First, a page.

Posted by Anonymous Love and other spices, at Feb 1, 2012, 3:03:00 PM  

Your cookies are always so perfectly shaped.... how did you get them all the same size?

Posted by Anonymous shirley@kokken69, at Feb 1, 2012, 3:03:00 PM  

thelittleloaf: I'm leaning towards 'to eat and keep yourself' for the next batch. We only had about half with the first and were left hanging. I wolved down 5 just last night with, believe or not, ginger tea.

Love and other Spices: To be honest when I saw the photos on Deb's pumpkin mousse post (where this cookie made its debut appearance), I was WAITING for the recipe.

All my front view photos are taken on my trolley with natural light from a window on the right. I have a white reflector on the left sometimes (cheap, cake box cardboard) but I don't use it in all cases - sometimes shadows add depth to subjects like cakes and desserts. In this case, the tom yam was for dinner and it was almost raining around 5 PM when I shot the food. The 2 front shots were with shutter speeds 1.5 and 3 seconds, the aerial shot 6 seconds and by the time I shot the paste, it was storming and literally dark as night, I had to go at 10 seconds exposure.

In general it's not a good idea to shoot at such speed but I find that it works well with the lighting I have where we stay - it's kind of yellowish compared to natural light in 4-seasoned countries. I now shoot closer to evening when the light is softer but compensate with slower shutter speed.

Shirley: They're really not ALL the same size! Hence in that iPhone photo you see that I stack them up according to their various (I think 3) sizes - a few MM difference. I scooped mine out with a teaspoon then eyeballed the size while rolling them. My OCD would've driven me to weigh them all but they were a tad too wet/sticky to be on my weighing scale. Deb in her application suggested rolling out the cold dough into a flat sheet, cut out about 1-inch squares and rolling them but I thought that would be too much work.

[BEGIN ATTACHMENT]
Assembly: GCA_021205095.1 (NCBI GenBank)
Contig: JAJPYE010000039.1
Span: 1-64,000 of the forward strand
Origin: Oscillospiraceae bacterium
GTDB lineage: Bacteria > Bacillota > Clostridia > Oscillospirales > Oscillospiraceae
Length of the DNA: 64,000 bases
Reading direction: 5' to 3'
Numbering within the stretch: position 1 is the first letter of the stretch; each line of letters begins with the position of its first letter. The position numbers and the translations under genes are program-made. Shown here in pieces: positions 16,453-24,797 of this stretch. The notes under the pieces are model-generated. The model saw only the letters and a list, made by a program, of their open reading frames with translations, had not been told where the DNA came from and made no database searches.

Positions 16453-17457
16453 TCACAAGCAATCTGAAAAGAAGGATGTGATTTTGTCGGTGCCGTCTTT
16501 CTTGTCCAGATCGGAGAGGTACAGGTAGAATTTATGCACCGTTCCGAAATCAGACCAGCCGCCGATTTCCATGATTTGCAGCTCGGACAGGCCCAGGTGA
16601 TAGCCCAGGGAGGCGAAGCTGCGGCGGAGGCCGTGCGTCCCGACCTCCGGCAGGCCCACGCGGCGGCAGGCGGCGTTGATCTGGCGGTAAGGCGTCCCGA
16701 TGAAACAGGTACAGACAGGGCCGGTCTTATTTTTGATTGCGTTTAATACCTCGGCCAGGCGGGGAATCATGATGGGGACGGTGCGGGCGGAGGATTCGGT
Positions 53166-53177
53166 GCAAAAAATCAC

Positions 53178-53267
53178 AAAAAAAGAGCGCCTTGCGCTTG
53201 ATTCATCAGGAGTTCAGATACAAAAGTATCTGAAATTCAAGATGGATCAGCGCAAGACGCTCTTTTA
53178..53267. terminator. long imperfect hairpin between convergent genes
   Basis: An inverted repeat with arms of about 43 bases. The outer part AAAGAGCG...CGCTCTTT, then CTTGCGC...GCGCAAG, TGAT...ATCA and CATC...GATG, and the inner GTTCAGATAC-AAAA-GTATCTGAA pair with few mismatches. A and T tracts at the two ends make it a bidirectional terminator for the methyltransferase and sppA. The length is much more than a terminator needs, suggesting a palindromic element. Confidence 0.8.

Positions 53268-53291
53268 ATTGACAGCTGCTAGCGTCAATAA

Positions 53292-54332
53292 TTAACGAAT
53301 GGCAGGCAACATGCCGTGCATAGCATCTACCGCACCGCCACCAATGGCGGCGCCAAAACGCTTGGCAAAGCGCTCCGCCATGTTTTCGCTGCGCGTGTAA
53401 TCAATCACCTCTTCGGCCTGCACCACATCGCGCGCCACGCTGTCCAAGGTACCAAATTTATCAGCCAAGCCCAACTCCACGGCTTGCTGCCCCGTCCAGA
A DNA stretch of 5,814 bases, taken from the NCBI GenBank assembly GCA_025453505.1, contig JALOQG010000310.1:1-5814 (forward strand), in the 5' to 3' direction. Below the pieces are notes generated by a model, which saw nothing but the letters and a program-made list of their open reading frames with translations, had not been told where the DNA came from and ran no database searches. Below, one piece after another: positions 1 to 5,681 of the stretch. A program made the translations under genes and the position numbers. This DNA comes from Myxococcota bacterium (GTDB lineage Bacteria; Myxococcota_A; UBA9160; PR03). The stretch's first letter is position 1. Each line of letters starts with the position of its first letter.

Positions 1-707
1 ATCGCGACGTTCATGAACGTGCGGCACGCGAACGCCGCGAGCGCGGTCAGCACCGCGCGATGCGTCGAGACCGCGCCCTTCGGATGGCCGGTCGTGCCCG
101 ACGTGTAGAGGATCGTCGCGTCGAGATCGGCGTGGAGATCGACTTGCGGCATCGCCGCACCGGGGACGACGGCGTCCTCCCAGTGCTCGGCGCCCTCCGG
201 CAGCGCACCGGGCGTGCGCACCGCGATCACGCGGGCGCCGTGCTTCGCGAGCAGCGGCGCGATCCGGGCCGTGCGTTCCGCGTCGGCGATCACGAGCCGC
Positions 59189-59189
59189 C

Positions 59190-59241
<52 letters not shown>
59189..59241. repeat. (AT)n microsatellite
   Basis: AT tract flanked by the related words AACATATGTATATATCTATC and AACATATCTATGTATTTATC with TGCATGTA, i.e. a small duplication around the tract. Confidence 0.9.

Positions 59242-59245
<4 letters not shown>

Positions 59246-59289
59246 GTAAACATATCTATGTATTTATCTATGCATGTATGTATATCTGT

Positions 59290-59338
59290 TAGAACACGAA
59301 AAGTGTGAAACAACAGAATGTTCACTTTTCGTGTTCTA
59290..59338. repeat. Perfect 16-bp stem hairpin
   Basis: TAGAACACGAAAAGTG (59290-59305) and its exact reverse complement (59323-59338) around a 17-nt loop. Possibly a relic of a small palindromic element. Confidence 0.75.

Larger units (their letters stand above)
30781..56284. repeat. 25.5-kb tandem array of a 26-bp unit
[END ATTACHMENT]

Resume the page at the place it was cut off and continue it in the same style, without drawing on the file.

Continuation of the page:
Posted by Blogger PickYin, at Feb 1, 2012, 3:04:00 PM  

i just tried baking these cookies, and for some reason i can't get them to spread enough. they end up just puffing up and not getting the right consistency and shapefor gingersnaps. (AND the bottoms keep burning). should i let the dough warm up a little before putting them in the oven? or maybe reduce the overall temp a bit?

Posted by Anonymous Evans, at Feb 1, 2012, 3:04:00 PM  

Evans: Your problem sounds like an uneven oven temperature rather than the dough. Most cookie dough (even the fussiest ones) can go from freezer to bake without standing time. Try the following (since I'm not sure what oven you're using):
1. Moving your cookie sheets one level up.
2. If your oven is convection, preheat with fan on OR bake WITH fan on 20 degrees lower.
3. To prevent the bottoms from burning, line with slipat mats.

Posted by Blogger PickYin, at Feb 1, 2012, 3:05:00 PM